NEW YORK (Reuters) – As American Christians began an Easter weekend under the threat of the coronavirus, political leaders on Friday cautioned the faithful not to gather in churches and the country’s top infectious disease expert urged people to stick with social distancing restrictions.
Closed hotels and casinos sit illuminated by the sunrise as the spread of coronavirus disease (COVID-19) continues, on the Las Vegas strip in Las Vegas, Nevada U.S., April 10, 2020. REUTERS/Shannon Stapleton
Dr. Anthony Fauci, director of the National Institute of Allergy and Infectious Diseases, and other health officials have pointed to declining rates of coronavirus hospitalizations and need for intensive care – particularly in hard-hit New York – as signs that social distancing measures are paying off.
“Now is no time to back off,” Fauci said Friday during an interview on CNN, adding that “we’re going in the right direction.”
Those measures continue to take a big toll on the economy – some economists are forecasting job losses of up to 20 million in April – raising questions about how long they can be sustained. The Trump administration’s top economic officials said on Thursday they believe the U.S. economy could start to reopen for normal business in May.
“Hopefully we’re going to be opening up… very, very, very, very soon, I hope,” U.S. President Donald Trump said on Thursday at the White House daily coronavirus briefing.
The United States has by far the world’s most confirmed coronavirus cases, at more than 472,000. In New York state alone, the daily death rate has approached 800 this week.
The virus will decide when the country can reopen, Fauci said. He said it would not be a good idea to open back up prematurely “and then wind up back in the same situation.”
Meanwhile, with more than 90% of the country under stay-at-home orders, the holiest weekend on the Christian calendar began with services livestreamed or broadcast. Many churches sat empty on Good Friday, when they would typically be overflowing with worshippers.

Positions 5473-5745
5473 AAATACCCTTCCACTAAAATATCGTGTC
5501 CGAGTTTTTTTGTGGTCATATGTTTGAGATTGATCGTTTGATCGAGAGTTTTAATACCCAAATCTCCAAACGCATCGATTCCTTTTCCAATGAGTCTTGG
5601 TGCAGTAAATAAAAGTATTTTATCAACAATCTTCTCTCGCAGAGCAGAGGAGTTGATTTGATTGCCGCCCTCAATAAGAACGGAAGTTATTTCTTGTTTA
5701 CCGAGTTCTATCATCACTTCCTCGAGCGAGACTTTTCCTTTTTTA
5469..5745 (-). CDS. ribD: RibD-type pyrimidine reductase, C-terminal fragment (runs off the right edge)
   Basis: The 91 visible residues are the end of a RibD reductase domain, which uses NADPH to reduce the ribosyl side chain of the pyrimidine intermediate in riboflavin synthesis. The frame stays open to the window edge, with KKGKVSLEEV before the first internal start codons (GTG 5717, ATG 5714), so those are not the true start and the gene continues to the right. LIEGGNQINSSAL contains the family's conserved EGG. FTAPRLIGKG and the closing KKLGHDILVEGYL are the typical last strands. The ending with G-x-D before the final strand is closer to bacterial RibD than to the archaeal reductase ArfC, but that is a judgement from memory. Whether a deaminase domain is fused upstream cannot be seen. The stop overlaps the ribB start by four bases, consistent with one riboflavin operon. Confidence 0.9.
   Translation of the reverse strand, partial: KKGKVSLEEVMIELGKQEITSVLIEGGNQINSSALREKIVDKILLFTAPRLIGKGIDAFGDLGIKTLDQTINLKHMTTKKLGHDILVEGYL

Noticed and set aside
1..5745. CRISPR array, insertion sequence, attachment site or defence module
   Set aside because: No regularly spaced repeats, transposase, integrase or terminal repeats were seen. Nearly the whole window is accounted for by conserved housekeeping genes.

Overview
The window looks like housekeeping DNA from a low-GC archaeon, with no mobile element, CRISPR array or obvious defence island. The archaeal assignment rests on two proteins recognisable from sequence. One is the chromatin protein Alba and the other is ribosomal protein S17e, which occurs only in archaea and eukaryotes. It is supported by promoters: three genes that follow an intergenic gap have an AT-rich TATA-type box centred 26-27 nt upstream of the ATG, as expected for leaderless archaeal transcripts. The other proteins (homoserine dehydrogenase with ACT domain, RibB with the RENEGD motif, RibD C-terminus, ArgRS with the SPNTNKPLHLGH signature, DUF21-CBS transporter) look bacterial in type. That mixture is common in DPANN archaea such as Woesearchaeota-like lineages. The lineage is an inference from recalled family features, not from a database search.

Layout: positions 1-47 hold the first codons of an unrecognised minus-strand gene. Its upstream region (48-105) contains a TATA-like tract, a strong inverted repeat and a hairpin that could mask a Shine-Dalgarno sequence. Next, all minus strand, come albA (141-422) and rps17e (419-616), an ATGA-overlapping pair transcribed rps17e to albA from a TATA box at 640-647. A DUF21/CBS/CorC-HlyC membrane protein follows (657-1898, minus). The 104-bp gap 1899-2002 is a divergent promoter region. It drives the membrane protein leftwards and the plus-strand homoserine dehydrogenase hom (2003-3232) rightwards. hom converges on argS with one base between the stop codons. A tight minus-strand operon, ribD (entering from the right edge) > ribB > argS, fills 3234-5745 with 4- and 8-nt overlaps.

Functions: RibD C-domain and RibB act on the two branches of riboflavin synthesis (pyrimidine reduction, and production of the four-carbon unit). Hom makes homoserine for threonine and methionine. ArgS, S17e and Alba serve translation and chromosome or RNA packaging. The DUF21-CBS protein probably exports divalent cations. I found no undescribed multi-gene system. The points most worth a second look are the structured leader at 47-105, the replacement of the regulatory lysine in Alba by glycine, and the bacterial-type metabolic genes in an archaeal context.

Chicago Mayor Lori Lightfoot, in an interview on CNN, urged ministers to livestream services and people not to attend church in person. “This is deadly serious,” she said. “You can express your faith in lots of different ways, but it can’t be by congregating.”
Churches are devising different ways to reach the faithful. One megachurch in South Carolina is turning to the model of once popular drive-in movies, with services shown on a big screen to worshippers in their cars in the parking lot and broadcast via their radios.
‘SATAN AND A VIRUS WILL NOT STOP US’
A handful of holdout U.S. churches plan to hold in-person services on Easter Sunday, saying their right to worship in person outweighs public health officials’ warnings that they may be spreading more than just the Gospel by holding large gatherings.
“Satan and a virus will not stop us,” said the Reverend Tony Spell, 42, pastor of the evangelical Life Tabernacle Church near Baton Rouge, Louisiana. He expects a crowd of more than 2,000 to gather in worship at his megachurch on Sunday.
Friday also marks another day of missed paychecks for millions of Americans, with restaurants, businesses, entertainment venues and schools shuttered across the nation.
An improved website run by Alphabet Inc’s Google went live on Friday to help New Yorkers who have struggled to file for unemployment, with 1,000 people now helping process claims, New York Governor Andrew Cuomo said.
New York will also open coronavirus testing sites in five minority neighborhoods to improve testing in a population that has been hit disproportionately hard by the sometimes deadly COVID-19 respiratory illness caused by the virus. Statistics from several U.S. states have shown COVID-19 death among blacks and Hispanics to be far higher than their portion of the population.
Another population hit particularly hard are prison inmates. Some 450 inmates and staff have tested positive for coronavirus at Chicago’s largest jail, county officials said. Inmate deaths and high rates of infections have also been reported by officials in New York and Louisiana.
Despite some reasons for optimism in New York, healthcare workers there and in other hotspots have seen a wave of deaths this week.
A nurse at a Mount Sinai hospital in New York said she was encouraged by vastly fewer admitted patients this week, but said morale was still low amid shortages of caregivers and as several patients in critical care have died.
On her Tuesday night shift, two patients her colleague was caring for both died, and she said he was visibly shaken. “He said he kind of felt like the Grim Reaper,” she said.
She said that “you always question yourself” at the end of the day “even on your best shift ever.” “Now it’s like 10 times worse.”
Reporting by Doina Chiacu in Washington, Gabriella Borter and Barbara Goldberg in New York and Rich McKay in Atlanta; Writing by Bill Berkrot; Editing by Chizu Nomiyama and Rosalba O’Brien